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The Open Boat & The Old Man and the Sea

Naturalism and realism

Maple Chiang

on 16 December 2013

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Transcript of The Open Boat & The Old Man and the Sea

Naturalism & Realism
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The Old Man and the Sea
 mid 19th century till late 19th and early 20th century
 effected by the emergence of Darwin’s theory of Evolution
 typical subjects
 depiction of everyday and banal activities and experiences
 fidelity to actuality
 journalistic techniques
 internal monologues and keen understanding of human psychology.
 Narrative style: unreliable narrator, frame narrative (the story inside the story)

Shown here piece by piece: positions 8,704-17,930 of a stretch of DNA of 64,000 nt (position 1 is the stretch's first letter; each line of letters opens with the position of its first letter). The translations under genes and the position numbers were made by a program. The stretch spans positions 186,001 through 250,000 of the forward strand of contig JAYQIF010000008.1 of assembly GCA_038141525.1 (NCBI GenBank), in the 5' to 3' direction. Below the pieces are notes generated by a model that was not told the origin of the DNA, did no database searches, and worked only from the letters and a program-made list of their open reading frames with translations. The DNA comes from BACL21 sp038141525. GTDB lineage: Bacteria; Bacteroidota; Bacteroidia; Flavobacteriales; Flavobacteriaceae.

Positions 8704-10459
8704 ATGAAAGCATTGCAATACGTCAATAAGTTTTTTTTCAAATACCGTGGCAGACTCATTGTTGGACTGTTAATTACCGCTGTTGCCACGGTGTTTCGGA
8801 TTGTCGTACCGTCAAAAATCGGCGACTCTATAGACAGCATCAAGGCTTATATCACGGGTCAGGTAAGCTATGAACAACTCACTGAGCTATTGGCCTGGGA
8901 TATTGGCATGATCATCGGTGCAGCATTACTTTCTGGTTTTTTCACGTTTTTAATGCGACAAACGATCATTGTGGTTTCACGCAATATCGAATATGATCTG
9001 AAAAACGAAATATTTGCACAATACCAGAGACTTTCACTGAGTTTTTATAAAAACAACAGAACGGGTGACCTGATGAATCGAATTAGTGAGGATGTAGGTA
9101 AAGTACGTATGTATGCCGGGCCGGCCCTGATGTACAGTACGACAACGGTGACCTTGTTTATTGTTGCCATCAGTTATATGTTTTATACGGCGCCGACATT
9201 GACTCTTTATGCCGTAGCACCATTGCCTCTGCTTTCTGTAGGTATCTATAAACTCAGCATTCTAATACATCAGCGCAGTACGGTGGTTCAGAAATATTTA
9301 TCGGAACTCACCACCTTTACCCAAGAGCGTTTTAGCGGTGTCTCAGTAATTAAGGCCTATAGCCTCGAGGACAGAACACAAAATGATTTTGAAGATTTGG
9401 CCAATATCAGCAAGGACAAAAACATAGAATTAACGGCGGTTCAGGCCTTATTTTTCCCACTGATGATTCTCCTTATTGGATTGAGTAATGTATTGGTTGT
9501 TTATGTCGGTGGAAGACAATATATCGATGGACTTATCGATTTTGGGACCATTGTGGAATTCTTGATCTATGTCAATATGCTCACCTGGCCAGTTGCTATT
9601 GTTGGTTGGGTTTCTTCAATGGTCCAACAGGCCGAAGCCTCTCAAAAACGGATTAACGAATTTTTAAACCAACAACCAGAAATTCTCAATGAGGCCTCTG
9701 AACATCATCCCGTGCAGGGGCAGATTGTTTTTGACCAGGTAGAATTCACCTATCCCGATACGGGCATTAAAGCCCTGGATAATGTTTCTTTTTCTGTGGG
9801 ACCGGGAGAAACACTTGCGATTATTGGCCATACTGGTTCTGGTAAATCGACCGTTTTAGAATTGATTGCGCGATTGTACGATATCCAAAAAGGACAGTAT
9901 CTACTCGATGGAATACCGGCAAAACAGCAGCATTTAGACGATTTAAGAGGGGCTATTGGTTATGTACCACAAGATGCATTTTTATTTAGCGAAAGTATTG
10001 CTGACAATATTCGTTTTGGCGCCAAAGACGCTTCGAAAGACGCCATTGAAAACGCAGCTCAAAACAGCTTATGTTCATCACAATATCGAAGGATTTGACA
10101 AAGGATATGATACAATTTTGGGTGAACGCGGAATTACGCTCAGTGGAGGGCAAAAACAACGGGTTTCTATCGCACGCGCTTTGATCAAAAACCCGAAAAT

 Major Realism Writers: de Balzac, Honoré (1799-1850), Eliot, George (1819-1880), William Dean Howells, Stephen Crane
 1880s-1940s
 detailed realism
 influenced by Charles Darwin’s theory of evolution
 exposed the dark harshness of life
 themes: ‘man against nature’ or ‘man against himself’
Major Naturalism Writers: Wharton, Edith (1862-1937), Zola, Emile (1840-1902), Crane, Stephen (1871-1900)
The Open Boat
The Open Boat
by Stephen Crane

The Old Man and the Sea
by Ernest Hemingway

Summary of The Open Boat
Stephen Crane
by Stephen Crane
by Ernest Hemingway
Summary of The Old Man and the Sea
Ernest Miller Hemingway